In addition to the above points, another focus was a nuclear arms race and to some degree, brinkmanship. Between 1945 and 1986, the United States and the Soviet Union amassed nuclear arsenals in excess of a total of 27,000 weapons (and tens of thousands more warheads, ready to be assembled), enough to destroy the world dozens of times over. The building and stationing of these weapons, both in the United States and around the globe in allied nations was a crucial part of our containment strategy. The US wished to send clear signals that it was willing to do whatever it took to protect Western Europe, and medium and short range nuclear missiles were aggressively stationed there as late as the Reagan Administration.
An arms race of another fashion - a huge standing army, air force and navy - also reinforced our containment efforts. We established both a NATO alliance and ANZUS, similar to NATO in the Asian theater, and stationed hundreds of thousands of troops in potential flash points, including more than 500,000 in West Germany alone.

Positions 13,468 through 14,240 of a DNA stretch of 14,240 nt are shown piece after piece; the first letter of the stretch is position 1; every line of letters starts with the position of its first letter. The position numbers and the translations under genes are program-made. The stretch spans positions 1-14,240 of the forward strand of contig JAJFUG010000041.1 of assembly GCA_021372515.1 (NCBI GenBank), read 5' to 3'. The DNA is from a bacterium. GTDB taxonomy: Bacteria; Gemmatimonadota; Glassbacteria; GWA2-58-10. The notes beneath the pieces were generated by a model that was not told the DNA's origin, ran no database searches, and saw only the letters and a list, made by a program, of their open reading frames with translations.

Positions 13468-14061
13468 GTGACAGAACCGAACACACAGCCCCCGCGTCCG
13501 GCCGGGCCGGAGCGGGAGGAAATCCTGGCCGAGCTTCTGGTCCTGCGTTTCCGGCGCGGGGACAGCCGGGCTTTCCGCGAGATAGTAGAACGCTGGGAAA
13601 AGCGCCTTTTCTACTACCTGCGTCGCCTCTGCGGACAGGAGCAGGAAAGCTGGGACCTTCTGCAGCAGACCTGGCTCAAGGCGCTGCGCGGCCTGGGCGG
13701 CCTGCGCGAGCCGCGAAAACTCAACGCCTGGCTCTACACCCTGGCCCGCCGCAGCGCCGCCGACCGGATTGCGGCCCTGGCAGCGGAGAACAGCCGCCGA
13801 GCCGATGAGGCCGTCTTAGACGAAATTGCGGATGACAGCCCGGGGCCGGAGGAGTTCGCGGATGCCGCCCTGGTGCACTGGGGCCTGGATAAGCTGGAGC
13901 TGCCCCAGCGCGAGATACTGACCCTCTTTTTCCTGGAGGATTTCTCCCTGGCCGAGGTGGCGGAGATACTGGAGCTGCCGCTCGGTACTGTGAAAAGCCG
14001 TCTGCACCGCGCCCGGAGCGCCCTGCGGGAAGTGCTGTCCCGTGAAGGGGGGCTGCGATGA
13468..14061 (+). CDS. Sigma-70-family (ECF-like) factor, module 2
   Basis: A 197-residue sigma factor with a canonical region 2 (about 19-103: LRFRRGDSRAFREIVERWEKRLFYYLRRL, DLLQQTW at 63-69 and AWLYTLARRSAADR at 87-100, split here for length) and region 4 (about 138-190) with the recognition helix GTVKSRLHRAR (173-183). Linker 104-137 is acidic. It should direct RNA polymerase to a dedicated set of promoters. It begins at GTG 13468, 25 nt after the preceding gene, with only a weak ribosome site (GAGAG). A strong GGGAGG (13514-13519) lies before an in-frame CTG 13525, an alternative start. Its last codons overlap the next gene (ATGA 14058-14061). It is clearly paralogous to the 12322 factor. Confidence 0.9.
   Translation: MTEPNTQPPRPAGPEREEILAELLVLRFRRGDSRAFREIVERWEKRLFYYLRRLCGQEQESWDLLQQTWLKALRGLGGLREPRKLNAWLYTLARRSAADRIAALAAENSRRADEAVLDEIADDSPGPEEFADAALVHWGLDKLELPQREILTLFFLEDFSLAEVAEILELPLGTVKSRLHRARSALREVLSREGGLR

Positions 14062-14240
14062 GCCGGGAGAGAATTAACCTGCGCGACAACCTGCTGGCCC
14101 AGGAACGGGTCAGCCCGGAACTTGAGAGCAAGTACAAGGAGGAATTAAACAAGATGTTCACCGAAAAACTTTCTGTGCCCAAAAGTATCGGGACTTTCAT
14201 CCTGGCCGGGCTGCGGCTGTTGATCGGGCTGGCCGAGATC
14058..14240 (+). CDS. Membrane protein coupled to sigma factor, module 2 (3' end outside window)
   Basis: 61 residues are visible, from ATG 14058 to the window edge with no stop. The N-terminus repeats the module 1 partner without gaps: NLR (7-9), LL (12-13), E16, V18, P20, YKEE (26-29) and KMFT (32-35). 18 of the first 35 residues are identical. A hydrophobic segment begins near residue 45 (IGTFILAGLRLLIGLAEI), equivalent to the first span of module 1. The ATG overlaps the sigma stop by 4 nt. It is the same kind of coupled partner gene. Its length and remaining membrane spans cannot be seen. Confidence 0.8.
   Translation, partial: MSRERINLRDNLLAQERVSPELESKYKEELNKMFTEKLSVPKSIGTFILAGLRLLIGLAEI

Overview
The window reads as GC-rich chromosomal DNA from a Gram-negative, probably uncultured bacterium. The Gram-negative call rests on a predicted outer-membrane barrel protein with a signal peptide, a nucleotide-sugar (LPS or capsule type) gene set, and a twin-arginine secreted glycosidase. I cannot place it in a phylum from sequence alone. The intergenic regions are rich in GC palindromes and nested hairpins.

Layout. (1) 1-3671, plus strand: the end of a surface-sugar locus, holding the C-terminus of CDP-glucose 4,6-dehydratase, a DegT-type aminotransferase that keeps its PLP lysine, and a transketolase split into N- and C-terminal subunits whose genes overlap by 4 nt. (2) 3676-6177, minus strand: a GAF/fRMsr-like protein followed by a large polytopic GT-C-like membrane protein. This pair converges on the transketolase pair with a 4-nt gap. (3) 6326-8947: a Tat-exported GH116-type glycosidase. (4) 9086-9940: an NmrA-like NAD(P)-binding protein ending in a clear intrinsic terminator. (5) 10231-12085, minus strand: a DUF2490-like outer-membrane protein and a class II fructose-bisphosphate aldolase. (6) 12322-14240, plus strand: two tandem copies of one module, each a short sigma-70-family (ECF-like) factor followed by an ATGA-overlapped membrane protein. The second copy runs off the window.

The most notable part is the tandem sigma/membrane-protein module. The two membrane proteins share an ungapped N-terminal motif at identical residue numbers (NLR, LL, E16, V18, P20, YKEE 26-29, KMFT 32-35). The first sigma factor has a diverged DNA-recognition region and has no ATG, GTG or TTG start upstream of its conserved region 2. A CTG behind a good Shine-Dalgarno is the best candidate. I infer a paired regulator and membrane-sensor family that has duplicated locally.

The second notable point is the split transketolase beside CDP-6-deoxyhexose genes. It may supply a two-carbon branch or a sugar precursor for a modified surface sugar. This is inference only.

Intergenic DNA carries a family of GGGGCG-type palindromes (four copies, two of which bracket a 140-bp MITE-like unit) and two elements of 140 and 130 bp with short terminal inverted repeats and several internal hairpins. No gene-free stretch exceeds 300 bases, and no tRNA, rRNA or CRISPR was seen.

During the Cold War, the focus of US foreign policy was (not surprisingly) the containment of communism. Containment was a doctrine that said that the US would try to prevent communism from spreading even if the US would not really try that hard to end communism where it already existed.
Because of this focus, US foreign policy was often criticized by American liberals for being immoral. This was because the US often supported dictatorships that had little regard for human rights (Shah of Iran, Marcos in the Philippines, Apartheid regime in South Africa) as long as those governments could be helpful in containing communism.